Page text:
Born to Sing: No Plan B Image
Metascore
72

Generally favorable reviews - based on 17 Critics What's this?

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  • Summary: The 35th album for the Northern Irish singer-songwriter sees him returning to the Blue Note label, after several releases with Exile/Polydor and EMI.
Score distribution:
  1. Positive: 12 out of 17
  2. Negative: 1 out of 17
  1. Dec 14, 2012
    80
    Born To Sing is a return to classic form. [Nov 2012, p.86]
  2. 80
    Van Morrison's best album in some while is a set of songs that, despite the relaxed tone of their jazz-blues settings, foam with indignation about the venality of capitalist adventurism.
  3. Dec 14, 2012
    80
    On Born to Sing: No Plan B he's compiled the various elements of his musical oeuvre and assembled them into a seamless, glorious whole.
  4. Dec 14, 2012
    80
    In the last ten or fifteen years, only 2005's Magic Time has delivered more consistently enjoyable songs than this thoroughly captivating collection of rants, loves, and dreams.
  5. Dec 14, 2012
    70
    This is among his most overtly jazz-tinged work, produced by Morrison and recorded in his native Belfast.
  6. Dec 14, 2012
    58
    The remainder of Born To Sing is salvaged by solid, serviceable, latter-day Morrison material.
  7. Dec 14, 2012
    30
    Fans of the old stuff who long ago wrote Morrison off will find their gripes sadly confirmed on Born to Sing: No Plan B, a recession album that's four years too late.

See all 17 Critic Reviews

Score distribution:
  1. Positive: 1 out of 1
  2. Mixed: 0 out of 1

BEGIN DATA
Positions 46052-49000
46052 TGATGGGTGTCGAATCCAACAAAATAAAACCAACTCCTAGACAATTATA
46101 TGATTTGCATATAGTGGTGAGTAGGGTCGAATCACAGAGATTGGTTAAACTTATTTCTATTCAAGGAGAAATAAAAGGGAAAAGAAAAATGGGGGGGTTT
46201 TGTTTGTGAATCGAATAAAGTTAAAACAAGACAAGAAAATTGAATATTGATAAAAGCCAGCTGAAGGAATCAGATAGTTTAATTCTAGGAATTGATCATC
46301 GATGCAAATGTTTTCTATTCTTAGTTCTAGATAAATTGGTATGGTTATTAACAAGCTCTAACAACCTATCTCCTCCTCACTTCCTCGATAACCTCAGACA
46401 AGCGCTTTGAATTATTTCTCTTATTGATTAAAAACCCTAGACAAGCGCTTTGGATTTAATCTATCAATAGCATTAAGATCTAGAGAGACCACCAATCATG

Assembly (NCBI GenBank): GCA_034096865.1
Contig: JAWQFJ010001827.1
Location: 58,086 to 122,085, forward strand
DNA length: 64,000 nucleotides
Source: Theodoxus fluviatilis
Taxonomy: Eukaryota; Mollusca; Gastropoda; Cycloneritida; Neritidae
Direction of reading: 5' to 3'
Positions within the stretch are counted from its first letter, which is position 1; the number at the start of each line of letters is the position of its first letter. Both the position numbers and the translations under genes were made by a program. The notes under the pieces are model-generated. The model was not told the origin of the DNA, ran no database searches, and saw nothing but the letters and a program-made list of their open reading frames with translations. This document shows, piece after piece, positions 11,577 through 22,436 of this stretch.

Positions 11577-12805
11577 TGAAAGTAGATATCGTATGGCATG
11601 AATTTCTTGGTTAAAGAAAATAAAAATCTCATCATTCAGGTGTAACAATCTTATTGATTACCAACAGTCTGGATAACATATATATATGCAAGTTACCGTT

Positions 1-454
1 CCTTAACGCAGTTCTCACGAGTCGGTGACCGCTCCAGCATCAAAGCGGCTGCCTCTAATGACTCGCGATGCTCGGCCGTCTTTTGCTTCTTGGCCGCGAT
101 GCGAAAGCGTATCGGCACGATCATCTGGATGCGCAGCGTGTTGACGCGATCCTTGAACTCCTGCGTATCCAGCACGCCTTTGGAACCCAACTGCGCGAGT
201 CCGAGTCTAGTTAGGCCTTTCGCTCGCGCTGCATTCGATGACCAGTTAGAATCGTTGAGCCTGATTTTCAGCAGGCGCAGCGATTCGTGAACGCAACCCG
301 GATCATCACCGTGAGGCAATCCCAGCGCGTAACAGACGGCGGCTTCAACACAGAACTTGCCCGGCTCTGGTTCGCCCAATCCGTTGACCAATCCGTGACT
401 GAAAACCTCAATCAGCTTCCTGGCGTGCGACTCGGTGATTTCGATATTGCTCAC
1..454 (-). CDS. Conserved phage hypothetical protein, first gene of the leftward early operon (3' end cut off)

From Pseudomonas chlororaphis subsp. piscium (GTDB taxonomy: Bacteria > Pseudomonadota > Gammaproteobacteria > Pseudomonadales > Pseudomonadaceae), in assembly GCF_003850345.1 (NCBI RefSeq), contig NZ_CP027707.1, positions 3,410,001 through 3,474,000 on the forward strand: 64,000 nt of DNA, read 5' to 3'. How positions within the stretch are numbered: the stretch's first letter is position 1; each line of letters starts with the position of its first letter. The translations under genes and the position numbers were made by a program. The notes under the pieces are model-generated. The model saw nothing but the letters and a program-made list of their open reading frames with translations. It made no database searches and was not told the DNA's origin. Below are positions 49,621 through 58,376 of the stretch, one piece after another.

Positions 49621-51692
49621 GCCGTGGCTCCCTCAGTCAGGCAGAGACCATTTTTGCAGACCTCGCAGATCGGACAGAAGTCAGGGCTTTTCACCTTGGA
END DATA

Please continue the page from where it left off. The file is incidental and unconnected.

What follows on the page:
3. Negative: 0 out of 1
  1. Feb 8, 2013
    6
    There are a lot of ups and downs to this album. On the positive side the instrumentation for the most part is very smooth, organic creates a nice atmosphere, further shown in Morrison's very distinct voice vocal delivery we've all grown to love. The melodies for some tracks can really hook you in the lyrics remain inspired for the most part, especially on tracks centered around social commentary like End of the Rainbow, If In Money We Trust Educating Archie. But there's also straightforward classic pop songs like Open the Door to Your Heart Retreat and View that work just as well. But unfortunately there's two BIG problems with Born to Sing: No Plan B, and that's the song structures lengths. A lot of songs here are very predictable, repetitive and do much more than their fair share of meandering just for the sake of throwing in another verse that doesn't add much or a 3-minute instrumental break that could've been a couple minutes shorter. This especially gets problematic with the 8-minute songs Going Town to Monte Carlo If In Money We Trust, which both start out great but I end up bored after 4-5 minutes have passed, if not sooner. The latter is affected the hardest, with a haunting atmosphere great basslines wearing off in appeal by the heavily drawn out length, which isn't helped by the repetitive lyrics. Basically, if you cut out every time a verse was repeated here, the song would be 5 minutes shorter. Unfortunately what could've been a great song is reduced to a repetitive mess. Similar problems happen in the title track Born to Sing. And moving on to more specific gripes, Close Enough for Jazz was shaping up to great little instrumental in the first half but is unfortunately interrupted in the second half by completely unnecessary verses that only bog down the song. Other songs like Mystic of the East Pagan Heart just don't go anywhere, and the place they're at can't hold my attention for their entire 5+ minute durations. Morrison just seems too content with an idea to want to develop it any further, and I think those decisions are what ultimately lead to Born to Sing's main flaws. No song here should've been over 5 minutes. Still, his all-around songwriting skills, whether instrumentally, melodically or lyrically, still shine through. Tracks like Open the Door to Your Heart, Retreat and View, End of the Rainbow, If In Money We Trust Educating Archie are probably gonna go down as Morrison discography staples for me. Score: 64/100 Expand